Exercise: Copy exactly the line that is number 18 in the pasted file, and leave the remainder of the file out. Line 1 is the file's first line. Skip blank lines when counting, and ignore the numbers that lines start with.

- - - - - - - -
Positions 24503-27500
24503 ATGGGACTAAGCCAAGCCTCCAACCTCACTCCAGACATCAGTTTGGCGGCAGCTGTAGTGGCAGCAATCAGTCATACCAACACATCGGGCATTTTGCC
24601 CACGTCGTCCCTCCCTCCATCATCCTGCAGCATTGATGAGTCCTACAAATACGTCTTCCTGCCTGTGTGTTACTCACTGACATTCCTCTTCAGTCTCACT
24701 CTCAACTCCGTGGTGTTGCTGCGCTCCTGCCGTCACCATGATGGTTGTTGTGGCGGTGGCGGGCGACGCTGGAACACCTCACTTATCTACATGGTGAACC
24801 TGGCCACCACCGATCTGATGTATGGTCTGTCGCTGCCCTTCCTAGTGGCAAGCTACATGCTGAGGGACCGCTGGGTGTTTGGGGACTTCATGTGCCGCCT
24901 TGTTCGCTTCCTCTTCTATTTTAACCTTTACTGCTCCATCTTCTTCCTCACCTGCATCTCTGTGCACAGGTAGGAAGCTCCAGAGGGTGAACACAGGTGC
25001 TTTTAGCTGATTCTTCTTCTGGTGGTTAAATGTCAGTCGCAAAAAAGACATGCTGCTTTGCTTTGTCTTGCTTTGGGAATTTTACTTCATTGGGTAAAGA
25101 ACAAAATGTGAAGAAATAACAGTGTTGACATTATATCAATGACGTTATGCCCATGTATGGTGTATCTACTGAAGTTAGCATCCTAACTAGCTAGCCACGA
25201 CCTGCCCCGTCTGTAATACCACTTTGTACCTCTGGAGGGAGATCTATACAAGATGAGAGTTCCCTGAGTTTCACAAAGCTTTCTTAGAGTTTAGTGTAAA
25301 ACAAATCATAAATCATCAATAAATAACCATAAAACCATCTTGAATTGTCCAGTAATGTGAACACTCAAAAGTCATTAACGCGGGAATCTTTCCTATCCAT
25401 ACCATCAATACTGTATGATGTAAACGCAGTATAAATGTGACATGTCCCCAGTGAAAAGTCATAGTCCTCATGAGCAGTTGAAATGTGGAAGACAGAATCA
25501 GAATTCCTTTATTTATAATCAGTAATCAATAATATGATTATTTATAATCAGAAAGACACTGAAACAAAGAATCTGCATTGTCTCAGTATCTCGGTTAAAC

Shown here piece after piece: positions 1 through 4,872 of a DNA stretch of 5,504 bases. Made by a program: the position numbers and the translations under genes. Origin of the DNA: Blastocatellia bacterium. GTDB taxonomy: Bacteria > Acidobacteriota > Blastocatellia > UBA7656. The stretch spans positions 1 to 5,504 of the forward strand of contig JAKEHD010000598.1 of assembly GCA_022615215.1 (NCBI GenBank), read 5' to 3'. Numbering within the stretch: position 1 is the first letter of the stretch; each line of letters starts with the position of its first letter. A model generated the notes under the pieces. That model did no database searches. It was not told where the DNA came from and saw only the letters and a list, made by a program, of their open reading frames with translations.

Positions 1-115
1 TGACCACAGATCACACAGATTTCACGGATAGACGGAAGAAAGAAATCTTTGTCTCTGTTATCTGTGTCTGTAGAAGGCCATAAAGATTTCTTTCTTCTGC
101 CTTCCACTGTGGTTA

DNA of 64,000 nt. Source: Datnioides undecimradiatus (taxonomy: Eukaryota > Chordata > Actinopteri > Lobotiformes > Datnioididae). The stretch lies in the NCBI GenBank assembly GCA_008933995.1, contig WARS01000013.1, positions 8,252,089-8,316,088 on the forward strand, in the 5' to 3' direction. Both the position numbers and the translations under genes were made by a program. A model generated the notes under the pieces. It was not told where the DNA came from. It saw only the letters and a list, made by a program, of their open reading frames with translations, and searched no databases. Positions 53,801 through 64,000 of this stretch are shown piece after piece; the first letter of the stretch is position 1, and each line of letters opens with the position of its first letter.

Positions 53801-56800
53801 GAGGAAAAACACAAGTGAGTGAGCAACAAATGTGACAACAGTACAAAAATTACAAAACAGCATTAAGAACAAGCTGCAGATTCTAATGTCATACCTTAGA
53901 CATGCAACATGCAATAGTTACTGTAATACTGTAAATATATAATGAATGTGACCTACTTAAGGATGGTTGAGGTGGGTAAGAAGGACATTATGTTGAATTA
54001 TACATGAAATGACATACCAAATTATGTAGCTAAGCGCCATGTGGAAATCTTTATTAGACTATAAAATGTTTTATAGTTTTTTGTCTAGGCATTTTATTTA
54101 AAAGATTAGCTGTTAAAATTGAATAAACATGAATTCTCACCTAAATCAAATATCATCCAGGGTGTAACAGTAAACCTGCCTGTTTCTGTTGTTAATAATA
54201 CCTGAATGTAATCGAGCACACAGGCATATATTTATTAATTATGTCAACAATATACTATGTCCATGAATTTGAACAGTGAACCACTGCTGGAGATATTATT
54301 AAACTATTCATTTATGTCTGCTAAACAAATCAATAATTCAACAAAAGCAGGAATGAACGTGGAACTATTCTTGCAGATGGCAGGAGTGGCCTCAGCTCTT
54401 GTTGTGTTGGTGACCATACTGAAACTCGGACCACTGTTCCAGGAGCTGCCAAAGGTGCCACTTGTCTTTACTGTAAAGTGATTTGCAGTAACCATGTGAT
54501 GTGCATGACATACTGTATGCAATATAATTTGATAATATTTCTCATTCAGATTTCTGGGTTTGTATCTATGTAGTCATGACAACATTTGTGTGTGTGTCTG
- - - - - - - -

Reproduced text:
Positions 53801-56800